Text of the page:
@girish there is nothing to complain about selfhosted services in general, at least in terms of GDPR. According to TMG (Telemediengesetz) It's binding to have an imprint (at least in Germany) and an data protection agreement if you serve websites and stuff to the public. At some point (size or field of operation) you need to have an data protection officer for your company.
Regarding GoBD however, there is the problem that (if you host the software yourself) you usually have the possibility to manipulate data because you own the server or storage. GoBD is all about storing your business-related communication and financial data in a tamper-proof manner. It's the "principles for the proper management and storage of books, records and documents in electronic form as well as for data access." This is why the "best" solution seems to be SaaS. The law is even relevant if you're self employed but auditors proceed according to proportionality and traceability if you are "small". For example: Software such as Invoice Ninja is not GoBD compliant in Germany because you can edit/delete things afterwards. How do you do it right you may ask? It's complicated...
Modern DMS can counteract this issue because they store your data securely and document all changes you made. Sadly this sometimes conflicts with GDPR article 15, 16 and 17 (30 maybe too). A DMS must therefore also be GDPR compliant.
While being good in theory, these laws/rules are extremely difficult to implement and follow in practice.
Hope you don't regret that you've asked.
@subven Sounds like something that could be solved by having DB backups to a Git repo, since the history is an immutable ledger.
It would be a nasty situation to ever get into but it would be an even nastier person or auditor that tried to manipulate past data.
With the principle of innocent until proven guilty, I'm certain it would be sufficient to provide "access" (not a copy) of the DB backups Git repo for forensic analysis if they really thought there was something amiss.
In my opinion, it's more effort to be 99% honest than 100% honest though, and generally the dishonest are also lazy, so having put in place Git backups to show immutable records, it would be as likely as meeting aliens to find someone that then tried to tamper with them as well.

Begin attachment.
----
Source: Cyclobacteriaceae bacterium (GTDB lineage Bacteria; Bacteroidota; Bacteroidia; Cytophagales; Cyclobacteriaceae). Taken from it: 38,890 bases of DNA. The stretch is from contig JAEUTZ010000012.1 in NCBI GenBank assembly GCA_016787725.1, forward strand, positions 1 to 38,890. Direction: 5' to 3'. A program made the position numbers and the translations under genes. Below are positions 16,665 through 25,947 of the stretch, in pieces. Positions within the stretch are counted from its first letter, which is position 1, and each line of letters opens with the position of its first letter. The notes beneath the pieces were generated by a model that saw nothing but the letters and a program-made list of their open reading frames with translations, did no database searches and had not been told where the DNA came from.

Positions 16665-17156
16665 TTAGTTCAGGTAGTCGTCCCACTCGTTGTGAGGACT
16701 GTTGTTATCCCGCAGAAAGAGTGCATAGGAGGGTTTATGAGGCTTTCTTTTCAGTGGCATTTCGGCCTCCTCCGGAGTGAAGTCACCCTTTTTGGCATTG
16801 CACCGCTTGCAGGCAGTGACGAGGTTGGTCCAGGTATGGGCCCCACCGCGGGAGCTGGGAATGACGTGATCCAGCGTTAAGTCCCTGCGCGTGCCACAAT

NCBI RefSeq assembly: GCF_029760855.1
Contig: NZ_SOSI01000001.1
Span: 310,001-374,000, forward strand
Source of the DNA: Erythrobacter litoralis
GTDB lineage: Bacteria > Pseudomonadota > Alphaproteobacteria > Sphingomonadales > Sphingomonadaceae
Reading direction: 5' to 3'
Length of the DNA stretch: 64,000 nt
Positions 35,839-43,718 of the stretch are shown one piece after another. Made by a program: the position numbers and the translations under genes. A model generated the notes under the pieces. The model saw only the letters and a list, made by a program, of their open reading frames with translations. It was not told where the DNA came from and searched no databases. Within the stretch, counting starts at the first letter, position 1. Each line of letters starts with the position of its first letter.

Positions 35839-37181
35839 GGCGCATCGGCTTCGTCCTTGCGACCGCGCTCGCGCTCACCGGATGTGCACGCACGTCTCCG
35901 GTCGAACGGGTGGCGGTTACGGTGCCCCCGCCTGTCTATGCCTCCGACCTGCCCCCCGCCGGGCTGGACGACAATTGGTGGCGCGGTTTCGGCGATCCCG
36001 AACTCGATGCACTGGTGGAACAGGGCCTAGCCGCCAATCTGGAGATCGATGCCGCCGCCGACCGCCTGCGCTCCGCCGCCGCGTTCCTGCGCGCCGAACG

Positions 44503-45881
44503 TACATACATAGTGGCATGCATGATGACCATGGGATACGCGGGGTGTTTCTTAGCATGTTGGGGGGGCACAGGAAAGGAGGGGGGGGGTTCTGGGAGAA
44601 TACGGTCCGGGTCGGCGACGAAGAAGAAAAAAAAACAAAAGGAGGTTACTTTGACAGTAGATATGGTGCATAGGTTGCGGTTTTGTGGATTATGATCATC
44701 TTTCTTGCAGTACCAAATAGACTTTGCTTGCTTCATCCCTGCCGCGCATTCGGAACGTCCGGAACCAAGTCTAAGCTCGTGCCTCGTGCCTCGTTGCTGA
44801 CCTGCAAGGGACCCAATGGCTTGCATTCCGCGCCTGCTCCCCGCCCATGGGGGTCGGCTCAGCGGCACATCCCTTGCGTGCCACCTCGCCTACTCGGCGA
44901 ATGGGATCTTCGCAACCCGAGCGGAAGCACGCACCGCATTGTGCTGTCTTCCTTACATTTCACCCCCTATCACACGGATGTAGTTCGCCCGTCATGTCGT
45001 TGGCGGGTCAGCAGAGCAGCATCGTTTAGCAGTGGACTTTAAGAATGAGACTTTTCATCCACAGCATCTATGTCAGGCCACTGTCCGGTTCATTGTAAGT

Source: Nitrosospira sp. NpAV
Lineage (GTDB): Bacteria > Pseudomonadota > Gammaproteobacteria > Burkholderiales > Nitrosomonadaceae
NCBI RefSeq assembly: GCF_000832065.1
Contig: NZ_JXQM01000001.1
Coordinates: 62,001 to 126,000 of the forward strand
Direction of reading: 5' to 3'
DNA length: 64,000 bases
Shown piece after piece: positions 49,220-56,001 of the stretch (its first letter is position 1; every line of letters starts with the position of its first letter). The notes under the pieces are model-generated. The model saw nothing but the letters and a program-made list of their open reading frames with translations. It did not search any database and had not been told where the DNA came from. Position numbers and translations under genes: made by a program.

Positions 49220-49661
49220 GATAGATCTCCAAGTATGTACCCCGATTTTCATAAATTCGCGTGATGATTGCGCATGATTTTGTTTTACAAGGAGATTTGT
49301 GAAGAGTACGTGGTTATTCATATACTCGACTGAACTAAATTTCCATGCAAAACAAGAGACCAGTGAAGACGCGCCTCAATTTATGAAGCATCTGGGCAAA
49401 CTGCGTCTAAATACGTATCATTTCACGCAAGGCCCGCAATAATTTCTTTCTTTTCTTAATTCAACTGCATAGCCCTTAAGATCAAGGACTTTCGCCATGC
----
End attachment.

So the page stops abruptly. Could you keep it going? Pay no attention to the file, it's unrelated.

Personally, I'm surprised the whole legal industry hasn't moved to Git for documenting anyway, since the law is a freeform codification of social contracts.
@necrevistonnezr I expect is our resident expert here?
Indeed, GoBD and GDPR seem to contradict each other:
- The GDPR requires a purpose for the storage of personal data and its deletetion if such purpose does not exist (anymore).
- The GoBD deals with the retention of documents in order to comply with tax obligations.
Important: The GoBD does not stipulate if certain documents should be retained, only how. The "if" - the obligation to keep accounts and records - results from a variety of commercial and tax law regulations.
- The GoBD does not set any time limits for the retention of data but merely states: If there are obligations to retain data, such data must be retained in a certain way.
- The GDPR does not contain any concrete time limits for the retention or subseqent deletion, either. It rather stipulates general principles of storage limitation and data minimization: According to Art. 5 GDPR, data may only be stored for as long as it is necessary and appropriate for a previously defined, clear and legitimate purpose; such purpose can also consist of precisely those storage obligations that GoBD deals with.
In other words: If there's a legal obligation (e.g. pursuant to tax law) to keep records, the GoBD stipulates how to keep those records and, pursuant to Art. 5 GDPR, such legal obligation legitimizes the retention of data (i.e. the invididual may not request the deletion of data for the legal retention period).
Therefore, GoBD and GDPR are not really competing sets of rules. The applicable test is:
- Is there a tax law obligation to retain documents?
- Does the GDPR principles of of storage limitation and data minimization require that documents be deleted?
- It's possible that not all data of a document is relevant for the purpose of storage. In such cases, one solution is to redact certain information in the document to comply with both GoBD and GDPR. In order to avoid a (unreasonable) individual case examination for each document, some DMS apply a deletion concept based on e.g. legal retention periods.
Just wanted to give an update. I have started to prepare this for release. I added the tests and required meta information now and the app works well so far.
Mayan supports email sending setup as well as receiving documents via an inbox. I am currently trying to get both auto-setup. The current package still requires manual setup from the corresponding env variables made available from the addons.
I have hit some road blocks with the current packaging. While it basically works, I only now found out that the original image would put the actual code/virtualenv into
/app/datawhich is wrong. To proceed here I tried to reach out to upstream devs at https://gitlab.com/mayan-edms/mayan-edms/-/issues/947 lets see how we can proceed with hopefully some input there.